Wikimedia Commons is a “media file repository” of public domain and freely-licensed educational media content, including images, sounds and video clips. Launched on 7 September 2004 by the Wikimedia Foundation, Wikimedia Commons uses the “wiki-technology” that is the same technology used in Wikipedia. Wikmedia Commons also aggregates files from other projects, including Wikipedia, Wikibooks, Wikivoyage, Wikispecies, Wikisource, and Wikinews. As of October 2015, there are more than 28.7 million files in more than 120,000 collections. Users can conduct a keyword search or browse the content by topic, type, author, location, license and source.
Since 2013, British Library released more than 1 million images to Flickr Commons. The images were obtained from the Library’s digitised collection of 65,000 books of the 17th, 18th and 19th century. The release of these images indicates the Library’s desire “to improve knowledge of and about them, to enable novel and unexpected ways of using them, and to begin working with researchers to explore and interpret large scale digital collections”. The images are arranged by different themes, such as book covers, illustrated letters, maps, flora and children book illustrations.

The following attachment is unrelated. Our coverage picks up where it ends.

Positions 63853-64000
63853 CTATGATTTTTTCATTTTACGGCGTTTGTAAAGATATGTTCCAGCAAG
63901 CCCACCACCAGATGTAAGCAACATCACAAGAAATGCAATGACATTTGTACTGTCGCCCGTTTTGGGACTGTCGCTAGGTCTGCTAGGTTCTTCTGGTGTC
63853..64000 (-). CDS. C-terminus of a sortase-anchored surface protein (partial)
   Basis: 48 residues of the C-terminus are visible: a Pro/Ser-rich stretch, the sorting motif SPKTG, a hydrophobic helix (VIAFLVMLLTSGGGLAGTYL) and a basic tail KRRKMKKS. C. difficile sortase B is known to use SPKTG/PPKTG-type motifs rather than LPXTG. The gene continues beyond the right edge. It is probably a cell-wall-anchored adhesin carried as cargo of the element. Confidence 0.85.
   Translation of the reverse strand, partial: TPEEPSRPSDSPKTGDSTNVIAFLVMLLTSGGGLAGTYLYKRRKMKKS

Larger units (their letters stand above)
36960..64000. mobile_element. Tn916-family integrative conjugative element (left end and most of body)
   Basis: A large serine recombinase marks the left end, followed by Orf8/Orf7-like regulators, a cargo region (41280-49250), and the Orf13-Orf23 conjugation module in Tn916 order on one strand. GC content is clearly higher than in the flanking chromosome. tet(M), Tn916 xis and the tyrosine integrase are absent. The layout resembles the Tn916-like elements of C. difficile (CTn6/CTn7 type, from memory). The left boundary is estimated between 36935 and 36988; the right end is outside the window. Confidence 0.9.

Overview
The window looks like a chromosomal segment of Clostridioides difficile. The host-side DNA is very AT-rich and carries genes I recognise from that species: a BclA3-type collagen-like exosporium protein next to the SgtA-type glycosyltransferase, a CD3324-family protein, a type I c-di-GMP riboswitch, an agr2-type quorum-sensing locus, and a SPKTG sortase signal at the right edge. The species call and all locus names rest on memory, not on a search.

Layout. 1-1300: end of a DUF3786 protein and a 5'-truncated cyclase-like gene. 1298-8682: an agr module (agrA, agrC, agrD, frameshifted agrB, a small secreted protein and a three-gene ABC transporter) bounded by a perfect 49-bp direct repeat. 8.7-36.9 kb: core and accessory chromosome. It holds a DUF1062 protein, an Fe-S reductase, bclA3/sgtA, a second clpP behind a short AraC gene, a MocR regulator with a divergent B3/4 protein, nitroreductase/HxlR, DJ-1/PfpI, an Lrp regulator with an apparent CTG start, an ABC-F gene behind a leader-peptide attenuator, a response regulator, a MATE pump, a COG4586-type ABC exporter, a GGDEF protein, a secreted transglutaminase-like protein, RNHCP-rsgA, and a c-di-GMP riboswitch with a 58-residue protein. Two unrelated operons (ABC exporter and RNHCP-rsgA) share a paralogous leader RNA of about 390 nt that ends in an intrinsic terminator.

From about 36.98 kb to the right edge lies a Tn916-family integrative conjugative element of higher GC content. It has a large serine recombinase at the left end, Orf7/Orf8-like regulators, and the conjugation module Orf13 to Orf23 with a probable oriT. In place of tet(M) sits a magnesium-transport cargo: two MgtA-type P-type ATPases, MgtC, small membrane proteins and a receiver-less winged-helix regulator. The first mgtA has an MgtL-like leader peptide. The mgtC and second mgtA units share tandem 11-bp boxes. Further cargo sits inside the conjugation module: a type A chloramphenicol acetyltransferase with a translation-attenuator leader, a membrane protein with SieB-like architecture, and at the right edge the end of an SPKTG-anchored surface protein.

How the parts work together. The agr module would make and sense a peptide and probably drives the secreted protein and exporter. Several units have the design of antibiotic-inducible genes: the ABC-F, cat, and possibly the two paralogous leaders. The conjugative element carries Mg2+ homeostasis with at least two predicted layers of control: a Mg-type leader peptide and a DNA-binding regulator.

Vintage Printable provides images that are believed to be on public domain or out of copyright. Most of the images are focused on vintage naturalist or scientific illustrations. Users can search or browse by different categories.
Developed by The Open Knowledge Foundation, The Public Domain Review is “an online journal and not-for-profit project dedicated to promoting and celebrating the public domain in all its richness and variety”, as according to the website. Images in their collections are derived from a wide range of online archives, that are on public domain. The images are arranged by topics, where users can search or browse by time, style, genre, type, content and rights.
Started more than 30 years ago by Cartography Associates, the David Rumsey Map Collection “focuses on rare 16th through 20th century maps of North and South America, as well as maps of the World, Asia, Africa, Europe, and Oceania”. The collection includes “atlases, wall maps, globes, school geographies, pocket maps, books of exploration, maritime charts, and a variety of cartographic materials including pocket, wall, children’s, and manuscript maps”. Their digital collection contains more than 61,000 images, where users can search or browse by types, locations and periods. The website also provides many ways to view the map collections, such as Luna Browser, Georeferencer, Google Earth, etc. Learn more about the evolution of the physical collection into the online collection here.
The NYPL Digital Gallery provides access to over 800,000 images digitized from the library’s collections, which spans across different mediums, subjects and time periods. The collections include illuminated manuscripts, historical maps, vintage posters, rare prints and photographs. The collections can also be browse through different categories – Arts & Literature, Cities & Buildings, Culture & Society, History & Geography, Industry & Technology, Nature & Science, and Printing & Graphics.